I don’t want this to be about the one that got away. Although, of course, it did. A very good fish too. My only bite for five hours. Mistimed and hopeless. The hook barely nicking the very edge of the fishes mouth. A head shake, then another, and a grimace on my part. It was the third head shake that freed the hook, a brute of a perch slowly sinking through the clear water in that way fish do when they have just turned to ghost. Evaporating. Not quite slow motion but certainly not full speed. It almost brought me to tears. But this isn’t about the one that got away, remember.

The day before I had a quick session on the same canal. It fished as hard as it did today. Maybe a little less so because I did have more bites. My concentration levels were high and I fished hard. The bites were slow to come. Mid afternoon came round quickly and I watched two kingfishers, perched next to each other in a tree, just a short way down from me. They looked splendid in their electric feathers. Like alien fruit ready to fall from an over burdened branch. When I glanced back to the float I’d been watching ardently, as you will now have guessed, it wasn’t there. In shock I struck, mistimed and hopeless, into a perch of a pound or so, in just a splendid colour as the kingfishers. I landed the fish, of course.

And that’s when I used up the little slice of luck that would have served me better the next day. Different days, different distractions but distractions none the less. Part and parcel of being out in rich and busy places. So many distractions. I’m sure there’ll be plenty of other times that situations like this play out. Some will end in failure but some will make memories.

Until next time,

NorthwestFisherman

Sequence (Video 3)

Something a bit different to the usual here. Some might call it ‘cerebral’. That’s art speak for ‘a bit rubbish’. A short delve into just what drives and motivates us as anglers. The video is hosted on Youtube. Click on the icon to be taken to it. If you like the video, and want to, consider giving it a share. Here is an upfront thanks just in case you do.

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Until next time,

NorthwestFisherman

 

How did I end up here? (Entry 200)

I couldn’t let it lie. Sat in my car having just bought a pint of red maggots, half way to the river, I knew full well I wouldn’t get there. No, instead I went back into the shop and purchased a packet of size eight hooks. I had everything else with me that I would need in order to bodge a makeshift paternoster livebait rig. Once more the cursed perch had won over, better judgement had not prevailed, or maybe a sixth sense had taken over.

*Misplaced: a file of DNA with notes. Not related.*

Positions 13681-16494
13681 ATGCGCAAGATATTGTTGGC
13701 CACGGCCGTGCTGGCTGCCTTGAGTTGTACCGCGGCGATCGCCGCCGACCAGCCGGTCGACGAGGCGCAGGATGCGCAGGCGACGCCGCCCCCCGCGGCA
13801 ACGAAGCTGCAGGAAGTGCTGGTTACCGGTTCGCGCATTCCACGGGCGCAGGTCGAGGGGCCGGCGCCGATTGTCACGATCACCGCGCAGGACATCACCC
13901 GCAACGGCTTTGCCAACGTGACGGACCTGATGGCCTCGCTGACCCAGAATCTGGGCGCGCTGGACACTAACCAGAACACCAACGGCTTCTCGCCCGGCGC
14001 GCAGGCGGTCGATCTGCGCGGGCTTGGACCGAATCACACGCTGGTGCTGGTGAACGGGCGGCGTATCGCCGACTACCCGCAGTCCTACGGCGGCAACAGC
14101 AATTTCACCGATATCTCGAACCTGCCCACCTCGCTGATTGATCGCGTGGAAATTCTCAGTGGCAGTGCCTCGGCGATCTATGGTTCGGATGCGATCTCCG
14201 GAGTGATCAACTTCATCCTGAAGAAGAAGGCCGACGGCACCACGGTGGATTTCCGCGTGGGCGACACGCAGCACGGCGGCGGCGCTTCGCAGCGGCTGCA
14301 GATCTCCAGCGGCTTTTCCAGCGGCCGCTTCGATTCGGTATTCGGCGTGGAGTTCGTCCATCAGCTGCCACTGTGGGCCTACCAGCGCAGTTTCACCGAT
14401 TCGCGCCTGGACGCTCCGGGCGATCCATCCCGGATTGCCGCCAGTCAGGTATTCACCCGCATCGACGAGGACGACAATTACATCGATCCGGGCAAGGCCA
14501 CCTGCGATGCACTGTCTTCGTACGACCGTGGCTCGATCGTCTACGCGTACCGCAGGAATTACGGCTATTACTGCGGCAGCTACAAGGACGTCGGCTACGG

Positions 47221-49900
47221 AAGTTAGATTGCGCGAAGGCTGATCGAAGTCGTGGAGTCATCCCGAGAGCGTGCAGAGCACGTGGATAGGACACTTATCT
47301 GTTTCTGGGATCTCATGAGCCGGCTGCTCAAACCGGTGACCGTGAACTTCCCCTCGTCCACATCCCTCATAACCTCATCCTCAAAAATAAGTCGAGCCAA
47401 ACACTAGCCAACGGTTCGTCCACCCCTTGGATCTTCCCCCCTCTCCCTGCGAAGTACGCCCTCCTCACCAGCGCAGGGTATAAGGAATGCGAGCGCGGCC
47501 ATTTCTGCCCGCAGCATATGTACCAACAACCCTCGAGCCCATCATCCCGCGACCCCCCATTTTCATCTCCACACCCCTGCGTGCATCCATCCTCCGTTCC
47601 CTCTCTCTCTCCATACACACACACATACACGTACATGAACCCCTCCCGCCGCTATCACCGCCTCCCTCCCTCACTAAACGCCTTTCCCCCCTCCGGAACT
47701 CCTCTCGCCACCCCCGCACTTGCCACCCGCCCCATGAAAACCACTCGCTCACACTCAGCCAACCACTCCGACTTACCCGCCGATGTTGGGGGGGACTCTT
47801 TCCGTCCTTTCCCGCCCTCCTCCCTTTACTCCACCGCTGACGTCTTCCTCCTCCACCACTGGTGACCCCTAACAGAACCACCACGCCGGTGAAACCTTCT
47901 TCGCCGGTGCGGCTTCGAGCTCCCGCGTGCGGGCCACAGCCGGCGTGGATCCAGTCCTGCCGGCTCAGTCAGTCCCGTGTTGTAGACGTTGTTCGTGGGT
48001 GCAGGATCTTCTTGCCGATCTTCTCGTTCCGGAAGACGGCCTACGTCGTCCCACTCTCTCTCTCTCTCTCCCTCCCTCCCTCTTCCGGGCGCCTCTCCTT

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The canal looked great today in its rusty Autumn colours. Though it always looks good to me. Thankfully the floating leaves from last week had abated slightly and the water clarity had increased, owing to the cold nights leading up to today. If it was going to be hard to track down one of the big perch I wanted to catch so dearly, then it would be even harder to catch something to tempt them. This canal is notoriously tough when the temperatures cool. I fished fine and with a tiny hook. A single red maggot tempted a two inch roach after twenty minutes of angling. An hour later, my tally had not changed, so off I headed with my one bait. Off to a more perchy area of the canal, where the width narrowed, and beds of rushes on the near bank still cling on to life.

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After a change of rig, and a plumb up, I was ready to make a cast, a foot from the bed of rushes where the water was maybe twice that measurement deep. The roach bait settled quickly. Torpid perhaps. The float sitting still amongst the softness of the reflected grey clouds. Minutes ticked by, before the float abruptly lay flat, though only temporarily. In an instant it was gone, plunging from sight, savagely and definitely. I let a second or two pass before striking, upon which the most pleasant weight pulled the rod tip round. The fish jagged and plodded. It had no speed and simply lumbered under the rod tip. In the depth a flash. A perch, now rising begrudgingly toward the surface, where in a fumbled blur I thrust the net under and claimed the fish on the first time of it breaking the divide. I was over the moon. The perch less so thrashing angrily in its confines.